Today is ‘officially’ the first day of spring. That’s what it says on the calendar but in reality our garden is still snowed in. The temperature is hovering a little bit above 30°F and there will be more snow coming down tonight and continuing until Wednesday night. We expect a foot of wet snow accumulation added to what we already have on the ground. That’s why I say ‘officiallythe first day of spring on the calendar‘ only.
Plants in the little plot right next to the house have started to come up. Daffodils and irises the previous owner planted next to the garage are sprouting leaves. The Siberian garlic are braving themselves in the cold next to melting snow and will be buried again tonight. But they are Siberian, they should be fine. Rocambole garlic that I’ve been growing for many years are still staying comfortable underground.
Inside the house is another story. Amaryllis ‘Red Lion’ that one of my colleagues gave me many years ago welcomed spring with its bright red flowers. Still one more set of flowers from this bulb is just about to bloom. I moved them up from the basement as soon as the flower buds came up.
Hibiscus ‘The Path’ also senses the warmth of spring and welcomes it with a bright yellow flower. I found that the color is paler than when the plant is outside but it’s still beautiful and cheerful as all hibiscus are. I left it in the basement though, since it’s too big to be in the bay window with the other plants.
But, …darn, We’re still waiting for reality spring.
I have been rescuing plants that people throw away after the blooms have faded, mostly bulbs. I haven’t bought any flower bulbs since my first batch was eaten by squirrels and chipmunks. But my garden still has flowers from bulbs here and there: tulips, hyacinths and daffodils. They were rescued from garbage bins elsewhere and now are healthy and proliferating, probably thankful for not being part of a landfill. I realized that squirrels and chipmunks won’t eat the bulbs that have sprouted leaves. I put the bulbs right in the ground when I got them home and subsequently none were dug up and eaten.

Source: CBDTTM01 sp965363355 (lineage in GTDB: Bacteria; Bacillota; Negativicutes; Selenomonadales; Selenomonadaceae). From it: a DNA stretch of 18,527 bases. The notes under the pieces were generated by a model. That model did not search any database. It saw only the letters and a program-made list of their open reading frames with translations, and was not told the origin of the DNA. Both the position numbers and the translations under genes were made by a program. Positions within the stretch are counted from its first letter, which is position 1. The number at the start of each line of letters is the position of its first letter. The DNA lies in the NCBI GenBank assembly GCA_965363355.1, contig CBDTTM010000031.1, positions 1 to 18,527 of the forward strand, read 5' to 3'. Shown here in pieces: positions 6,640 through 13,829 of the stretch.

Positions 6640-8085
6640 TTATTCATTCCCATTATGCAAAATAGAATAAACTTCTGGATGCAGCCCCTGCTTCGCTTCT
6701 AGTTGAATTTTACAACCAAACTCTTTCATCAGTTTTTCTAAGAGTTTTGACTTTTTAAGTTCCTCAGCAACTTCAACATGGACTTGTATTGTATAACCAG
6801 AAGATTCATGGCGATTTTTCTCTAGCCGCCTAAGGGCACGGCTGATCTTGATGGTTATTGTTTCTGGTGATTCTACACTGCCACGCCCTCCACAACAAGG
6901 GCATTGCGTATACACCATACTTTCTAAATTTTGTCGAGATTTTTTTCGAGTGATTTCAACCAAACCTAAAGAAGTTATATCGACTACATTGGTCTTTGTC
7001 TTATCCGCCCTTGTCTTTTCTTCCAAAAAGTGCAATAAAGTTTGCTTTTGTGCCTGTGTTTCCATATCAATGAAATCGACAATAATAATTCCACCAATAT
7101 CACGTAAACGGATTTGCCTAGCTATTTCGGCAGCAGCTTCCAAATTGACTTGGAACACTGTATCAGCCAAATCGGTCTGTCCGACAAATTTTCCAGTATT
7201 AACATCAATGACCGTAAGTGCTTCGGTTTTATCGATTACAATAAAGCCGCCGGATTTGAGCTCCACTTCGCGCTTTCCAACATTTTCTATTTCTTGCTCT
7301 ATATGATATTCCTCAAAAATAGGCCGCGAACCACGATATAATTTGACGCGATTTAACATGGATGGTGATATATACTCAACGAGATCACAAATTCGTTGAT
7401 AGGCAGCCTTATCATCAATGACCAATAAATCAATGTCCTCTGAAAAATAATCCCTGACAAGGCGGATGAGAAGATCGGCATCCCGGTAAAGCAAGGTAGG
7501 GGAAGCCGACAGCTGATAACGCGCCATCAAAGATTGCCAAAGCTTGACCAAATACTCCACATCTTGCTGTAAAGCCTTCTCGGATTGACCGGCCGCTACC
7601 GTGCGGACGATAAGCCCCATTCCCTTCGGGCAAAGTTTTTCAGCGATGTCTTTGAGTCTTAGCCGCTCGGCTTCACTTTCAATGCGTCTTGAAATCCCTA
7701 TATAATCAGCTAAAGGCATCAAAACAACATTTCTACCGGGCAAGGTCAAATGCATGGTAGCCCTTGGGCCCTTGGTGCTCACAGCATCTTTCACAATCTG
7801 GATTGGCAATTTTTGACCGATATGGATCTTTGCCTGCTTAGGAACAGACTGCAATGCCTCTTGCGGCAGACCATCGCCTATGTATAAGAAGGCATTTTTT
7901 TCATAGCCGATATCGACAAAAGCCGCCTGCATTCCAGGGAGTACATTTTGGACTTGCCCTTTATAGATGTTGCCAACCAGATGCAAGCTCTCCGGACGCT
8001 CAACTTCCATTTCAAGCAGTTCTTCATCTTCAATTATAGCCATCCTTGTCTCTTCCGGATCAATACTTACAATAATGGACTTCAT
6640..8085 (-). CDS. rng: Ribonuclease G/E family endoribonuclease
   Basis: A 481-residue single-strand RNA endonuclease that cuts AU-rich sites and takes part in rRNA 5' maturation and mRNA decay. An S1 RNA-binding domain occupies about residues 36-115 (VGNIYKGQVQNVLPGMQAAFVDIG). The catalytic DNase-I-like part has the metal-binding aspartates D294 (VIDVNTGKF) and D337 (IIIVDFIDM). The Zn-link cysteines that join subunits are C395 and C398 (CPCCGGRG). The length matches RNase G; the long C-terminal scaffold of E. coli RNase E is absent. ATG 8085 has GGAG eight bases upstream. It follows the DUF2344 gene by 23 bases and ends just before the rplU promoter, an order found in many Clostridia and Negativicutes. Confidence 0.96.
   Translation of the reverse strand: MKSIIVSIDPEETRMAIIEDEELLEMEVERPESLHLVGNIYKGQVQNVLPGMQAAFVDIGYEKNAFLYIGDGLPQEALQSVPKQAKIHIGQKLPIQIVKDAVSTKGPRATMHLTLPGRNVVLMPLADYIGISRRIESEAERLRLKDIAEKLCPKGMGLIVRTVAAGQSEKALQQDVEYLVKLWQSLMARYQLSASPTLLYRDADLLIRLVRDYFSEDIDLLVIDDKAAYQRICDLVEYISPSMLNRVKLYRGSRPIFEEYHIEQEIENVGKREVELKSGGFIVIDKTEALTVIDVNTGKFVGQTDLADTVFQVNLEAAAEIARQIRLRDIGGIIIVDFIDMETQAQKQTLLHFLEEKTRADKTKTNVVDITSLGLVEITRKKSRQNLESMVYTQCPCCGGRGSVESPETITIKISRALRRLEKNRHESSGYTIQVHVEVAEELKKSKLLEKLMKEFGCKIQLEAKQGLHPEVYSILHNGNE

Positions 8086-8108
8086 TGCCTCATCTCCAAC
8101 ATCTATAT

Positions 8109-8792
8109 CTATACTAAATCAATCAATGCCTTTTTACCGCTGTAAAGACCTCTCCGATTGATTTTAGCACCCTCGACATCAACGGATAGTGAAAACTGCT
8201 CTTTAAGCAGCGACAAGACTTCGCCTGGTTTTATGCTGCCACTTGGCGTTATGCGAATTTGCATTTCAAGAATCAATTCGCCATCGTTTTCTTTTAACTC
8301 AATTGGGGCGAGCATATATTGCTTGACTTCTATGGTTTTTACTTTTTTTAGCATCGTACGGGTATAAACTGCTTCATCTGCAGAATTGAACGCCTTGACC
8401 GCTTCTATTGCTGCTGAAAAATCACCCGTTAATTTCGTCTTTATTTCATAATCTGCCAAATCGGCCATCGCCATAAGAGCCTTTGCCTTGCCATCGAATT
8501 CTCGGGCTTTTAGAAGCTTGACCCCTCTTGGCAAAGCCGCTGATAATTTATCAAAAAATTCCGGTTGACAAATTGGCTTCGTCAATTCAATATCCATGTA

My rescued bulbs lately have been Amaryllis. Once the flowers faded the plants mostly end up in the garbage. I take them home, put them together in a bigger pot and let them be.
And, in the middle of winter, this has blossomed.
It provides some color in the house, though white, and keeps me occupied with capturing their image. Trapped in the house by nasty weather outside but enjoying the beauty of this Amaryllis. Knowing this bulb is happy enough to bloom makes me happy.
As this year is coming to a close, it’s a time to reflect and plan for a new season, and hope to do better than the last. As a gardener and beekeeper, each season comes with a challenge of its own. Either I end up with success or failure, but it’s always a learning experience being taught by nature. I am happy to be her apprentice and grateful for her guidance.
“Live in each season as it passes; breathe the air, drink the drink, taste the fruit, and resign yourself to the influences ofeach…” Henry David Thoreau, August 23, 1853
He summed it all up above in his journal. Whether we call it ‘live in the moment’ or a ‘simple happiness’, living close to nature and following her guidance is much more fulfilling.
Wishing you very happy holidays and a very happy New Year 2015. A better season and a better year for all.